U.S.A Backs US $1Bn Africa renewable energy deal

U.S.A Backs US $1bn Africa renewable energy Deal

The US government through solar developer Gigawatt Global Cooperative UA has signed a deal with Economic Community of West African States, ECOWAS to build US $1bn of renewable energy projects in the region.

The U.S. is supporting the project through its Power Africa initiative set up in 2013 under President Barack Obama’s administration, a program that had pledged to invest US $7 billion over five years. The advancement of this deal is an indication that the U.S. Agency for International Development has retained its ability to act even though President Donald Trump has slashed aid budgets and criticized U.S. involvement in poverty alleviation.

“Energy poverty can be eliminated even in smaller or less developed ECOWAS states with the leverage of a regional strategy,” according to Yosef Abramowitz, chief executive officer of Gigawatt Global.

Also Read:South Africa signs PPA with Building Energy on Roggeveld wind project.

Boost in electricity system

The deal will help develop the West African Power Pool which is a unit of the ECOWAS that was set up to implement the agreement and create a regional electricity system. The deal also builds on an agreement inked by the U.S. and Israel last year where the two governments pledged to work together to reduce energy poverty in Africa.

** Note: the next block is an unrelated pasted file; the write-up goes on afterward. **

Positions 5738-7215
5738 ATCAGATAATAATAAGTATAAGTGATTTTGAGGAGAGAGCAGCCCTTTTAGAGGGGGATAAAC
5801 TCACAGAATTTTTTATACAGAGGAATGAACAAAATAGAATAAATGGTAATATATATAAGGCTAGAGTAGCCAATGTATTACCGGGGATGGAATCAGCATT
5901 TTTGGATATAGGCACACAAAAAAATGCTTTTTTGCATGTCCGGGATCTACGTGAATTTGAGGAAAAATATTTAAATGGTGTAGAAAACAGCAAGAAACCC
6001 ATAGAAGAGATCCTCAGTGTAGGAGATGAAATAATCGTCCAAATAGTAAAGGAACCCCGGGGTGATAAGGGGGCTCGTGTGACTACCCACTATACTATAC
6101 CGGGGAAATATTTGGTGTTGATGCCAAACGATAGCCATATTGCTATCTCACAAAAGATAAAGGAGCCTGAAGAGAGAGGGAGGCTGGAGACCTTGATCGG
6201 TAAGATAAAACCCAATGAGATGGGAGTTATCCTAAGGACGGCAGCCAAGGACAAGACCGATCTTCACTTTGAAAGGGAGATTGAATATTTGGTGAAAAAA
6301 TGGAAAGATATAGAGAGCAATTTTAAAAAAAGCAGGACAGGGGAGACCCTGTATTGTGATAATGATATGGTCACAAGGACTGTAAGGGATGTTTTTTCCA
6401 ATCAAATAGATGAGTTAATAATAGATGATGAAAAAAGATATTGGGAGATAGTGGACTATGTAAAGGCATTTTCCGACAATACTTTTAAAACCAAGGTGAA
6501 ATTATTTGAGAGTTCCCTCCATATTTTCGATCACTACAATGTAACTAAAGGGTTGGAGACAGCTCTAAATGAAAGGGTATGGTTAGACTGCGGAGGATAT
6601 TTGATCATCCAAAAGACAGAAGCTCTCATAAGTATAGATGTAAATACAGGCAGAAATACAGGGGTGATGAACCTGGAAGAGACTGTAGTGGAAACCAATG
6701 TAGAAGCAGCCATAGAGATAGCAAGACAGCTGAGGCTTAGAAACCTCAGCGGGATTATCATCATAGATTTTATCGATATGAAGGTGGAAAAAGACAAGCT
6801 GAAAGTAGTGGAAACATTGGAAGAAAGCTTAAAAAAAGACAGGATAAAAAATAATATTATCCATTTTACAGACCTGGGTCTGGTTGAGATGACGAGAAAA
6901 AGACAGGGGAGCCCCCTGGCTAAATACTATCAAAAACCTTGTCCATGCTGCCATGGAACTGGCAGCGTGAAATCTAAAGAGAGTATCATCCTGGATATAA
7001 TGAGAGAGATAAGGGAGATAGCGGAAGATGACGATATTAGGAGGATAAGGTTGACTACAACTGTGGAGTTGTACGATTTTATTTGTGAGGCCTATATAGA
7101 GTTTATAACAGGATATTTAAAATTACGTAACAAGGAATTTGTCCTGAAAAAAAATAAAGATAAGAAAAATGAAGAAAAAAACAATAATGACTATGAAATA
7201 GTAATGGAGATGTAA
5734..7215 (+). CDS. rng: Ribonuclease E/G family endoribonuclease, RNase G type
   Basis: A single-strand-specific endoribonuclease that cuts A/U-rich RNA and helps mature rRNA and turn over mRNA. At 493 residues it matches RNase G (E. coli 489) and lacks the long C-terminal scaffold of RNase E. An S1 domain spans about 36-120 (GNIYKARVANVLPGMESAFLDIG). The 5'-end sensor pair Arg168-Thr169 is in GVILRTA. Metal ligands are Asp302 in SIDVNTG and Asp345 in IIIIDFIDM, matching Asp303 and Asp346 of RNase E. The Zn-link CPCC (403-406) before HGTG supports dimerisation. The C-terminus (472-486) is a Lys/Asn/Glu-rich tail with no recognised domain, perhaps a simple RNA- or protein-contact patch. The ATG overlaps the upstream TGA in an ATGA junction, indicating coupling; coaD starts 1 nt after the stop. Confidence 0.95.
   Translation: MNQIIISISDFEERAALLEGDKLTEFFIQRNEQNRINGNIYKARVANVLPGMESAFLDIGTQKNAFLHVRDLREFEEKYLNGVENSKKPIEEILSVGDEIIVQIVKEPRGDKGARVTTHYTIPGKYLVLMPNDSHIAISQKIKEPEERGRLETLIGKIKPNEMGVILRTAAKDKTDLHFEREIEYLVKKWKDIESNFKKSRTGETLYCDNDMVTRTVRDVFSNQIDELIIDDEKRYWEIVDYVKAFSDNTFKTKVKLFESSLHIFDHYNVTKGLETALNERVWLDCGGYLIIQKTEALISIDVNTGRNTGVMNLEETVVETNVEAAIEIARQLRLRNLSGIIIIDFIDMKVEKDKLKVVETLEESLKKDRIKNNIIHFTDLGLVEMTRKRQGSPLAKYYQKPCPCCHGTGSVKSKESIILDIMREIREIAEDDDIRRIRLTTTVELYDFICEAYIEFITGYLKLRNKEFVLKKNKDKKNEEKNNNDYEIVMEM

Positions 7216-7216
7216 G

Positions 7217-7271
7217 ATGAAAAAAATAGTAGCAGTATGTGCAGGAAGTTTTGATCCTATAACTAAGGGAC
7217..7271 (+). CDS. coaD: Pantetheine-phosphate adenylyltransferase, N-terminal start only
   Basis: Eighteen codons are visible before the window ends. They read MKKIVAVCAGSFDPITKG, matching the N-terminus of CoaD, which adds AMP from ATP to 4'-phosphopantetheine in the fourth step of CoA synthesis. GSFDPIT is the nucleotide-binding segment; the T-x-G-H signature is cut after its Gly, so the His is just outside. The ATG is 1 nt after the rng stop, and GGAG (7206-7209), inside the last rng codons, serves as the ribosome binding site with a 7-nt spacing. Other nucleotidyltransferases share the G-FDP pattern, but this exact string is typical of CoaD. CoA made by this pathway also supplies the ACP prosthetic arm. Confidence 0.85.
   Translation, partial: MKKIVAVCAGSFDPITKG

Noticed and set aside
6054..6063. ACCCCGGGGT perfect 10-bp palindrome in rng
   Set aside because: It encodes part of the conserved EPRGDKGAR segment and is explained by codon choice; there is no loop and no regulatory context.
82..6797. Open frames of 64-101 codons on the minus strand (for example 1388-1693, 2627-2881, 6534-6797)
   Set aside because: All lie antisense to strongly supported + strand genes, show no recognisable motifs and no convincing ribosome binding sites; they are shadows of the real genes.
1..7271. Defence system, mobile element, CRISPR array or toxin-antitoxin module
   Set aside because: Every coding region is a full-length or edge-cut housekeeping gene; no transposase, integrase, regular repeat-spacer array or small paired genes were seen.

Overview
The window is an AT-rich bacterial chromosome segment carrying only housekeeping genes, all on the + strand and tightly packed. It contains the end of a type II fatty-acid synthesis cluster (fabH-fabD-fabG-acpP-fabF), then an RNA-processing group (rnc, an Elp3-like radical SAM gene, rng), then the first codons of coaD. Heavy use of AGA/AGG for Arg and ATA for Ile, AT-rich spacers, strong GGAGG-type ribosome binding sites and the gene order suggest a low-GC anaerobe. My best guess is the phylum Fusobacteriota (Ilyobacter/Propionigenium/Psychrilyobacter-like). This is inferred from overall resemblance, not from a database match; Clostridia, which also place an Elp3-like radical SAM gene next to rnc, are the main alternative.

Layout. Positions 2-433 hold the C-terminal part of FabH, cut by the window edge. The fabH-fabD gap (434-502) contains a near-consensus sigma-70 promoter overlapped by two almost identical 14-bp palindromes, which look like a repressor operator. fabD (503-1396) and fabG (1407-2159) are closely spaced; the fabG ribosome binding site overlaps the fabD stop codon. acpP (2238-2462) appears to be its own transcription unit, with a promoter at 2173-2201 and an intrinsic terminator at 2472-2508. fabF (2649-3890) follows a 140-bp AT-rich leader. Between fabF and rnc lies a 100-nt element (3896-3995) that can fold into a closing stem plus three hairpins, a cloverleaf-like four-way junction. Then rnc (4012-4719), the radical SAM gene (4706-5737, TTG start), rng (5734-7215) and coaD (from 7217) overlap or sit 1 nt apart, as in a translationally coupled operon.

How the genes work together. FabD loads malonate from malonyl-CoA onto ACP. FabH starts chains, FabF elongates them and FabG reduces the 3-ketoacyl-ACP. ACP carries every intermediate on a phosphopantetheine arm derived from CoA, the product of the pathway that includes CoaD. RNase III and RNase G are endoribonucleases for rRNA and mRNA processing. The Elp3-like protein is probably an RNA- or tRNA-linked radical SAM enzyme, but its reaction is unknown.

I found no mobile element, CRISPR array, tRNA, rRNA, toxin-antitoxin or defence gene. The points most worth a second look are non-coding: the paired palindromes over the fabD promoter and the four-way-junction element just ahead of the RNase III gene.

According to Israel’s ambassador to Nigeria,Guy Feldman,the signed memorandum of understanding indicates that Gigawatt Global will install 800MWof solar and wind farms in Burkina Faso,Senegal,Mali,Nigeria and Gambia.

The project development is planned to kick off in early 2019, including feasibility studies, training courses and the signing of power purchase agreements.

“This MOU signed is a powerful metaphor to the West and the rest of Africa, which pave the way for future Israeli innovation,” said Feldman.

Power Africa is expected to be a lead source of funds for the projects and is also anticipating to bring in other development banks and investors. The funds are expected to have a split of 80% debt and 20% equity.

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